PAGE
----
Randy Weeks

Published on February 5th, 2020 | by Randy Weeks

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The View from The Balcony: “The Curve Balls of Life” by Randy Weeks

We have met the enemy and he is us. –Pogo

A certain preacher always prays long and with enthusiasm
for thieves and muggers that attack people
on the street. “Let your mercy, O Lord,
cover their insolence.”
He doesn’t pray for the good,
but only for the blatantly cruel.
Why is this? his congregation asks.
“Because they have done me such generous favors.
Every time I turn back toward the things they want.
I run into them, they beat me, and leave me nearly dead
in the road, and I understand, again, that what they want
is not what I want. They keep me on the spiritual path.
That’s why I honor them and pray for them.”
Those that make you return, for whatever reason,
to God’s solitude, be grateful to them.
Worry about the others, who give you
delicious comforts that keep you from prayer.
Friends are enemies sometimes,
and enemies, friends. –Rumi

Sometimes life throws us a curve ball. It has thrown me more than a few. Every now and then, that curve ball, I have discovered, boomeranged and landed right at my own feet, giving testimony to my flaws and poor choices.

How we face adversity, self-inflicted or otherwise, says much about our character. Most of our hard times are a mixture of circumstances and choices. When we cast all the blame for problems we face on others, we deny ourselves the chance to grow. When we include ourselves in the equation by asking what our part in the situation might be, believe it or not, we open the doors of opportunity.

I must thank my late father for a gift he gave me in a strange way. Most of the time my Air Force officer dad was a strict disciplinarian. Sometimes he was light and fun. Then there were times he was excessively harsh, and many of those times seemingly came out of the blue, sudden and fierce, leaving me fear stricken. The zig-zag of all this kept me on my toes and taught me that I had to think ahead―to consider all possibilities and outcomes before I spoke or took action on just about everything, but definitely for those hot-button issues, which were legion.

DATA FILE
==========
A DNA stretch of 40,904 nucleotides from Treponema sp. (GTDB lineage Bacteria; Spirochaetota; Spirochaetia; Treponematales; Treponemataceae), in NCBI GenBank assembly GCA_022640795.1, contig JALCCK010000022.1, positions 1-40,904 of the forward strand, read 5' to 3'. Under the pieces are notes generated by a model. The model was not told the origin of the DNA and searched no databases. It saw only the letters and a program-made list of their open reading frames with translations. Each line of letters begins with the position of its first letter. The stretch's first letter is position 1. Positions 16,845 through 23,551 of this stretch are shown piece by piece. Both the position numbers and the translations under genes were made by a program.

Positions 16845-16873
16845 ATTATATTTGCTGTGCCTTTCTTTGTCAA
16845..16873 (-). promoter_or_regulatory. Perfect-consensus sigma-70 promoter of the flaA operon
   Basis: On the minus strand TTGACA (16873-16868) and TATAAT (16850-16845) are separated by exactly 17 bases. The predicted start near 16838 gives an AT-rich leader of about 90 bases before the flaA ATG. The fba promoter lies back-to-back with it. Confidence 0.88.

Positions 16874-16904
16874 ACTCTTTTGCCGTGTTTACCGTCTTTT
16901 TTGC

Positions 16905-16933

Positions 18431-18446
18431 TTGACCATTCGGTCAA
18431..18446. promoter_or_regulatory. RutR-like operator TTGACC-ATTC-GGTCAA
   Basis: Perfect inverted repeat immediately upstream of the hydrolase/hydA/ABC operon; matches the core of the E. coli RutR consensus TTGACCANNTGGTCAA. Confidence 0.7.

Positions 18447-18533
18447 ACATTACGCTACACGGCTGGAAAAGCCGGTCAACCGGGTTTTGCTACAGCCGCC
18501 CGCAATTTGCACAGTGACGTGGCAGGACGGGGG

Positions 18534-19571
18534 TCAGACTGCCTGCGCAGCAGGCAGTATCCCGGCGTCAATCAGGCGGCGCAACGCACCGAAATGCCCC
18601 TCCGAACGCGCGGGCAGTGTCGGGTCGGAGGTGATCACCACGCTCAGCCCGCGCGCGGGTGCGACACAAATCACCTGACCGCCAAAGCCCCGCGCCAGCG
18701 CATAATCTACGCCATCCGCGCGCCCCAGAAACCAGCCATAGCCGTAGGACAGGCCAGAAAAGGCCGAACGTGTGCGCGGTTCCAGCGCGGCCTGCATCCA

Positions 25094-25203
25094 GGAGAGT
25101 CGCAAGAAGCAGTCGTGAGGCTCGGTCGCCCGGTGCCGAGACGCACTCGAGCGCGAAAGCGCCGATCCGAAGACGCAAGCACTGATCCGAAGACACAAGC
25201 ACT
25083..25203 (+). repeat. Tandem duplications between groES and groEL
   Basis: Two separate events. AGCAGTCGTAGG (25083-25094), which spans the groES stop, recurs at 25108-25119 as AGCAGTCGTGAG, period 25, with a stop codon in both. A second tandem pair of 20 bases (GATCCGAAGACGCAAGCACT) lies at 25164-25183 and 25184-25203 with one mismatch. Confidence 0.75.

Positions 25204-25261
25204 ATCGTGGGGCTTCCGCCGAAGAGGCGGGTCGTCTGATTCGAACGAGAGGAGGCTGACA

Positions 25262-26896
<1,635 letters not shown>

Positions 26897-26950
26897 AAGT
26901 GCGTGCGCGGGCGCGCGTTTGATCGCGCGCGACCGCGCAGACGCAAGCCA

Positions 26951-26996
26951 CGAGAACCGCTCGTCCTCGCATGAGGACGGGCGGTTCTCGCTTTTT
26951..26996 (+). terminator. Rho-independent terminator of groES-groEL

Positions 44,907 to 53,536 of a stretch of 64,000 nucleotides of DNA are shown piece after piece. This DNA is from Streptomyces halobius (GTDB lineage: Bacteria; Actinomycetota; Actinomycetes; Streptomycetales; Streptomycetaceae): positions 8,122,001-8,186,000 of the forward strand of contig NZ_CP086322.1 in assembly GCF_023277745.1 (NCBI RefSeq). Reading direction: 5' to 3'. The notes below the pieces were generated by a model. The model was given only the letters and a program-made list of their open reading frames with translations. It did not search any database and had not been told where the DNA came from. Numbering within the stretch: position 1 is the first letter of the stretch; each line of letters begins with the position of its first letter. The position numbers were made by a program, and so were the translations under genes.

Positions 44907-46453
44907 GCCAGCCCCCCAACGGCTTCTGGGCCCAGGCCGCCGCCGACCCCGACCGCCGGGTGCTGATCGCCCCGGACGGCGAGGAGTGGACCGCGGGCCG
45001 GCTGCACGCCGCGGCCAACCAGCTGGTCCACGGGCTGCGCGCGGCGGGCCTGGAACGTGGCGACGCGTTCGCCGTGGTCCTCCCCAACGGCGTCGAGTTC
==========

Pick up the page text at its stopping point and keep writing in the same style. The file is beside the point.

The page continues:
My defense in those times was a total shut-down of my emotions. Like a possum playing dead, I did nothing. I went into survival mode and became an observer of my own experience. Because of that programming, now, when disaster strikes, I am one of those who will usually keep my cool and act logically until the crisis has passed. If I’m going to have a meltdown it will come later.

But then what?

Asking “Why?” about adversity is not altogether a bad thing, but, in most cases I think the question “What now?” is more valuable. We may gather advice from friends, family, professionals, books, or social media, but ultimately, we must decide for ourselves what our next step will be.

No matter the hardship that befalls us, if we’re going to make it, eventually we have to get a grip. Whether the blame is ours or not, at some point we must do something or die―figuratively speaking, of course. My good friend, the Sheik, says that hindsight is 50/50. If we’re going to grow through our hard times, we can’t afford to have blurry vision.

When we get real with ourselves and are willing to accept responsibility for our own stuff, we free ourselves from the weight of pretense. The way is not always easy. Sometimes it is littered with guilt, shame, and embarrassment. But we cannot go around those things and fare well. We must go through them.

For me, getting real with myself usually means a realignment of thinking and/or behaving through a return to the basics―those tried and true disciplines that are at the foundation of living with integrity―coupled with an openness to thinking and/or doing some things in different ways. I’m usually a better person for having done so.

As for being thankful for having fallen flat on my face, it’s counter-intuitive contrary action. (I know a lot about contrary action!) Still, if the result of the adversity is that I’m made better through it, I can at least be grateful for the results, if not the process. And there are two things you can’t go wrong with: gratitude and kindness.

…and that’s the view from The Balcony.

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